South Africa is a biodiversity-rich country that sits at the tip of the African continent. This is where the icy, cold Atlantic Ocean meets the warm, tropical Indian Ocean. It’s an area of land covered in a diversity of animal and plant species and a must-visit destination for any traveller. Approximately 300 mammals and 900 bird species are found in South Africa alone. South Africa is bursting with wonderful wildlife!
When visiting South Africa, look out for these unique and interesting animals:
Driving along the open roads in SouthAfrica, especially between cities and towns, you are likely toencounter a troop of baboons. The Cape baboons are an example of adominant troop that many tourists, and locals, encounter when in CapeTown. These baboons are one of the largest monkey species. Theyprefer eating fruit and insects and sit by the roadside hoping fortourists to throw them an easy meal. Baboons are extremely crafty,very intelligent and most adaptable as well, part of the reason theyare considered by the natives to be pests. Please only take photosof wild animals, do not feed them as it onlyencourages aggression.
Everybody knows how fast a cheetah is, but do you know how many spots it has? Almost 2000 solid black spots. Cheetahs are active during the day, so you’ll be fortunate enough to witness them in their beauty as you go on a safari. They are absolutely magnificent, but highly vulnerable because of biodiversity loss. The importance of nature reserves plays a part in saving these animals.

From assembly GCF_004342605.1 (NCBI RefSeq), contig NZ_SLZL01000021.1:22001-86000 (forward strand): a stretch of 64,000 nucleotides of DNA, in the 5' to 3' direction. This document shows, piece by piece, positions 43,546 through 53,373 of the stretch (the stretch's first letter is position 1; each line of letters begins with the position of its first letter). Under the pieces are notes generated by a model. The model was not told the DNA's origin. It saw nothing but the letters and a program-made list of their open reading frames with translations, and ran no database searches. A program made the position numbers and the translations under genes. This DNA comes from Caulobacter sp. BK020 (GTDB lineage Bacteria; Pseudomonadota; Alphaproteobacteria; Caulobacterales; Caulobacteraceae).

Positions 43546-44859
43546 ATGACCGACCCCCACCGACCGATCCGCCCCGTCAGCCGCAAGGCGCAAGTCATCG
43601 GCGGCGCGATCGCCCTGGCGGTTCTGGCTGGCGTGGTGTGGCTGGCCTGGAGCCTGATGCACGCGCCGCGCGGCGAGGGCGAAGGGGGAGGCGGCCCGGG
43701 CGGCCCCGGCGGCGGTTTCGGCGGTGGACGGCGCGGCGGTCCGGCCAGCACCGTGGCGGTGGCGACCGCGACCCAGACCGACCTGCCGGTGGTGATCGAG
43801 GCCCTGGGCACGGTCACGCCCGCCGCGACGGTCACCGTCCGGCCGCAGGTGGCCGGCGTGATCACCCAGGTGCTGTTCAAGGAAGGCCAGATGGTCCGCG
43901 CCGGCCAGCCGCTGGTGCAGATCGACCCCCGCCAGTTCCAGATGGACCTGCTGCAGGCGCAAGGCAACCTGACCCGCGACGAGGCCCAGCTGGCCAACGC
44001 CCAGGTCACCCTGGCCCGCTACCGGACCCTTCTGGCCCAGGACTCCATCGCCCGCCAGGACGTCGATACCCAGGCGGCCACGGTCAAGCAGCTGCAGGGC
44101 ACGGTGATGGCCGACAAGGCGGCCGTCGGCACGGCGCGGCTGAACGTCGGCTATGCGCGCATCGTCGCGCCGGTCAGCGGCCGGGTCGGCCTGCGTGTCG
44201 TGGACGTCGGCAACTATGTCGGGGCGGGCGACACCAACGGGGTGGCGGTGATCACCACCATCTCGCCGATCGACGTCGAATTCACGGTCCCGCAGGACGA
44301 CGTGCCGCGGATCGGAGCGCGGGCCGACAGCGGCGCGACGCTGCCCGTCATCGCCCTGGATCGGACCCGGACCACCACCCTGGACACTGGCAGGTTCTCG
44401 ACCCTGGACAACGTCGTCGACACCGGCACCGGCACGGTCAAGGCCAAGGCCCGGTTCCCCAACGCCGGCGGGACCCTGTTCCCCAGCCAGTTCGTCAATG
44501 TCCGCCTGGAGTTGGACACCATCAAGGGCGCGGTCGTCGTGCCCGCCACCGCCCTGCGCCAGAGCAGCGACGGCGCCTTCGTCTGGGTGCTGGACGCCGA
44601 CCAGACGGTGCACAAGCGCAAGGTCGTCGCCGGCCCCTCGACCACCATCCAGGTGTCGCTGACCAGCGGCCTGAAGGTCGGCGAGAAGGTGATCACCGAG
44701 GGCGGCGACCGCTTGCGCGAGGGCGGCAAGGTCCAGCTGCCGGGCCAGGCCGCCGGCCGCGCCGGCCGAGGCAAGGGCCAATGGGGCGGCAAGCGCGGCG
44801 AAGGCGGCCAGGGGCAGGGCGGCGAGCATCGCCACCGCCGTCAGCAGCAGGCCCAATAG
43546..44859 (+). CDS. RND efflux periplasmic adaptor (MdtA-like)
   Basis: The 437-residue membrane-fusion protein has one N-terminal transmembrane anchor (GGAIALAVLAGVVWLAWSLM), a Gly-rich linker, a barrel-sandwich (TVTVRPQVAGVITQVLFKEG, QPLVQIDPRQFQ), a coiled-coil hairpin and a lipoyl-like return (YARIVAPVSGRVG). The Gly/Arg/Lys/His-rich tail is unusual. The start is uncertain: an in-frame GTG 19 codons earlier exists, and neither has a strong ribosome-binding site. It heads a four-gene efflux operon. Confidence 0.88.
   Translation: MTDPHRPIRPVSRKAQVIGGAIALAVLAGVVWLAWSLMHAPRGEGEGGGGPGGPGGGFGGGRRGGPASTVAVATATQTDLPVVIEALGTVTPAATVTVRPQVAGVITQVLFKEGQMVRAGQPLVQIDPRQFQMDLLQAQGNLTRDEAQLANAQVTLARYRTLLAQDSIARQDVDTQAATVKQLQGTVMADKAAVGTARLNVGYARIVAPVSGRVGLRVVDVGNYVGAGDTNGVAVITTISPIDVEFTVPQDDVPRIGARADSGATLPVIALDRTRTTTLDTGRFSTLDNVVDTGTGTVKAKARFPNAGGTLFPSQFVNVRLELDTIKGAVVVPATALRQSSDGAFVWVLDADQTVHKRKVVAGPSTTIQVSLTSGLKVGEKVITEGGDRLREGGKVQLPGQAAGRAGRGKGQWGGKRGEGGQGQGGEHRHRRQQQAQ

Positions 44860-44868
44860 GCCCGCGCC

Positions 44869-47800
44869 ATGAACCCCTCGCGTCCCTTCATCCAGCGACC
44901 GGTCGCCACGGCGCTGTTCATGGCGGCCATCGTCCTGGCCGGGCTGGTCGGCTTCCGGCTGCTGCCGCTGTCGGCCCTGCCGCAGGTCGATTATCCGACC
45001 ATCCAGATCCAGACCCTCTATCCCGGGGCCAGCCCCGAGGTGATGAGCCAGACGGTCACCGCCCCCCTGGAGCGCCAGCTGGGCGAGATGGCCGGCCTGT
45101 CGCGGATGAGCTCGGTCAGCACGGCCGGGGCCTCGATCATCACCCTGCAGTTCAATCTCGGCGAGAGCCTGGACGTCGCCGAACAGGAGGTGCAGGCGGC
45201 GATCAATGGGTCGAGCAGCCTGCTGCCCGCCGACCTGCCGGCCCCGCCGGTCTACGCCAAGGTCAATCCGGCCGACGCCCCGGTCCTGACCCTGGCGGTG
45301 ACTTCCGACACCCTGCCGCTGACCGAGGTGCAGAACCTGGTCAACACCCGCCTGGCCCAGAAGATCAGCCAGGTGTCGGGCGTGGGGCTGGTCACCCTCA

The Springbok is South Africa’s national animal. The Springbok is also the emblem and nickname of the South African national rugby team. It is a remarkable animal that belongs to the antelope family. A dark patch marks the forehead and dark stripes extend across the white face, from the corner of the eyes to the mouth. They are interesting because of the way they move over the ground, especially rocks. The Springbok will jump or pronk, which is to leap into the air with all four legs. They are popular game animals and are valued for their meat and skin.
You’ve heard of horse racing, but we bet you’ve never ridden an ostrich? These flightless birds are massive. Some can be as tall as 2.8m. They feed mainly on plants and can be easily spotted in the bush because of their long necks. Common ostriches have inspired cultures and civilizations for 5,000 years. The eggshells, which are large in size, are popular for decorating trends and jewellery. Some ostriches are used for racing in Africa. It has been part of an old tradition and recently used for entertainment in the United States too. Some ostrich farms will allow you to ride the ostrich, but remember to be gentle and use your intuition whether it is done in a sustainable and fair manner.
We hope you have been inspired to visit this wonderful part of the world. There are many other mammals and bird species to see too.